It was a typical Friday night but because I was graduating, my friends and I decided to do a bar crawl until our legs and heads made us want to crawl back to our rooms. Because I was drunk, graduating, and feeling fearless I sent Carter a “Ms.Jackson If You Nasty” text and concluded it with a, “YOUre soooooooo f*cking FINE!!!” Surprisingly, Carter playfully replied back and from friendliness we graduated to flirtation. But because I questioned if Carter could ever be interested in me, I found myself trying to hook him up with one of my friends. He dismissed me playing cupid for him and would continuously show that he was interested in me but I made up my mind that he was just a flirtatious person and not serious. Our cat and mouse game lasted for six months until I hired Carter to DJ for my birthday party and from that night on we’ve been inseparable.
I decided to continue our relationship because Carter has and continues to sharpen who I am as a person. Besides my parents, he is the only person who sees me as an invincible winner. And although he has not been a headache for me, the problems we’ve encountered have humbled us to work on our individual development. I’ve learned that many of our issues were based on the perception I had of me. I didn’t think I was ugly when we entered our relationship but I believed Carter would never pursue a girl my complexion or with my hair length. To be honest, prior to falling in love with him, I believed Carter to still be the 12 year old who rejected me before homeroom started. Because of that, I wasted a lot of time toiling between his true character and my negative perception. Now that I am more mature, I’ve learned to stop fighting with my guard up and be okay with our relationship. By focusing on my own confidence and not tracking his timeline, decisions and feelings like the FBI, I’ve gained more personal security. This allowed me to be more open to learning about Carter and his personhood. Because of this, our love has become safest space we know.
Before we get down to business, let me just clarify a few details in my last entry. I had known the gentleman in question for a significant amount of time, he even knows my family. The only thing I was questioning was whether or not I had the right to be mad he didn’t carry my 50 pound baby-car seat set. I mean overall, from beginning to end, I knew the whole scenario was a sham. I was willfully being naive, under the guise of hopefulness.
Now, back to more important news…over the weekend I went on a date with my co-worker, whom I’ll call Mr. Perfect. A few weeks ago we casually struck up a conversation as we robotically read package labels and sorted boxes into their respective chutes. We discussed nothing extraordinary, yet I found myself not wanting the conversation to end. He told me about his son, and how he was an Electrical Engineering Graduate student. We even discussed our parental other halves and dating horrors. One would think that was heavy stuff for an initial conversation, but something about him was so familiar and comfortable. We talked constantly for weeks.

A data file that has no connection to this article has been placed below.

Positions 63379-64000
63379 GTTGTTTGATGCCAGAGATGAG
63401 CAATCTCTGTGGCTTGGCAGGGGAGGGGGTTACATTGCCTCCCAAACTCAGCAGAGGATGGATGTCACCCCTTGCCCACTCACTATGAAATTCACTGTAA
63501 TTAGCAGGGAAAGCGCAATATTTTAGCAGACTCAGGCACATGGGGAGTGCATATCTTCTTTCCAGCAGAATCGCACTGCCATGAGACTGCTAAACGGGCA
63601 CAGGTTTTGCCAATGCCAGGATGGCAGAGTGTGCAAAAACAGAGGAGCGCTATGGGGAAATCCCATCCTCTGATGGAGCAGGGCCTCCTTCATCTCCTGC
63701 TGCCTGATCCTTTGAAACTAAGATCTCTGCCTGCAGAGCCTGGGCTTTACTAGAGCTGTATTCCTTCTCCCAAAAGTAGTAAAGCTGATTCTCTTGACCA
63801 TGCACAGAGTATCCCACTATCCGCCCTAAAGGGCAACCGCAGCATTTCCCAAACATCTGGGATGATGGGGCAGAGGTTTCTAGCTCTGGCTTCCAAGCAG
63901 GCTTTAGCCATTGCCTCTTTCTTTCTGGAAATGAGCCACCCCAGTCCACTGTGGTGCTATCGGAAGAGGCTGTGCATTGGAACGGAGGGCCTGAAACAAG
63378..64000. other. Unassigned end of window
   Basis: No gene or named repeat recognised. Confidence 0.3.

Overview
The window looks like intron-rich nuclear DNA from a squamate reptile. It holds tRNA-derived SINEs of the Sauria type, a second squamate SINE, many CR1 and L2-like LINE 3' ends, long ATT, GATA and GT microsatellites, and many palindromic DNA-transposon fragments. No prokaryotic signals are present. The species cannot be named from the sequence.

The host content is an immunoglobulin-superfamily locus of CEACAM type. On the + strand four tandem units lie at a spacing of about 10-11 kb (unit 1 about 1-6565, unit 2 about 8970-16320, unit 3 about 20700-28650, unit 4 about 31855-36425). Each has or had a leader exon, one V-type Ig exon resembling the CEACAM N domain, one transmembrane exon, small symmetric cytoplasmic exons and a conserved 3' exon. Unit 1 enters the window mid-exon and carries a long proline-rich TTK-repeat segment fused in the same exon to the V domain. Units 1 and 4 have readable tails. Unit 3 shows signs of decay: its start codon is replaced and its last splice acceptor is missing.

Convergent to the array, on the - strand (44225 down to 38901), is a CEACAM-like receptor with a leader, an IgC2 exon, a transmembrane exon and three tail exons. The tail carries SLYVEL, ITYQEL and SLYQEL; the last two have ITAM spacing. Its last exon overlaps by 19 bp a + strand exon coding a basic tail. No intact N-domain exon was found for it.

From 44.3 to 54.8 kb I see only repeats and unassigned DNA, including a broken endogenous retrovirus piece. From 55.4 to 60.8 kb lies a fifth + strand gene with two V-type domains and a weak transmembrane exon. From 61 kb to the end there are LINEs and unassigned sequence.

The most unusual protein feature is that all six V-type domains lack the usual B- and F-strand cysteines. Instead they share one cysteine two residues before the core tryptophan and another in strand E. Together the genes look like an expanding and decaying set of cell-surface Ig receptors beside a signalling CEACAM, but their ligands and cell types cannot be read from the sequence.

I’ve never felt so comfortable with someone so quickly in my life. Everything is just easy with him. There is no over-thinking, or doubtfulness, and I can’t tell if it is because I’m different, or he is.
Our conversations went on and we discussed our siblings, college, and I told him I was a writer. He read my book “Love Letters I Never Sent,” and even checked out my column. He asked me out, and I acquiesced.
All night we talked, and laughed. I made a complete fool of myself thinking General Nutrition Center was something other than GNC, and I’m still embarrassed (even now) about that. For the last week I have been utterly googly eyed for this man. Towering over me at 5’11 and covered in beautifully deep brown skin with hands that swallow mine when our fingers lace he is literally everything I have prayed for personified. My gentle giant with the most sincere eyes, and a genuine smile that instantly calms the millions of butterflies fluttering through my body almost seems too good to be true. Even as I write this I can’t help but smile.
Only moments ago, literally seconds, I was going off on my Facebook status about the totally unsurprising verdict on the Michael Brown case. Even through my rage, radicalistic anger and pain, the mere thought of finding Mr. Perfect penetrates my inner being and suddenly he’s become the eye of my storm. Over the years I have learned to take things for what they are, as they are. It is very possible this won’t last because maybe he’ll turn out differently than he appears to be, or maybe I’ll push him away. Either way I am willing to take the risk to find out.
Without a doubt, motherhood has not only redefined what love is, but taught me how to love. On the hard days, when frustration and stress run high, and my daughter is acting up, it is my love for her that allows patience to guide me in dealing with her. It is my love for her that makes it hard to stay mad with her, and in the same way children are loved with patience and mercy, I have learned that men and women should be loved in such a manner also.
If you loved your ex the way you love your kid(s), would you still be together? If you extended the same patience, and unconditional adoration you pour into your children in your love life how much different could things be?
This time around I want something different, I believe it is possible and I’m willing to work for it.
While our readers were all contemplating whether or not it was possible to emotionally move on from your baby daddy, we thought about the other loves in our lives we’ll probably never get over. Did we miss any of yours?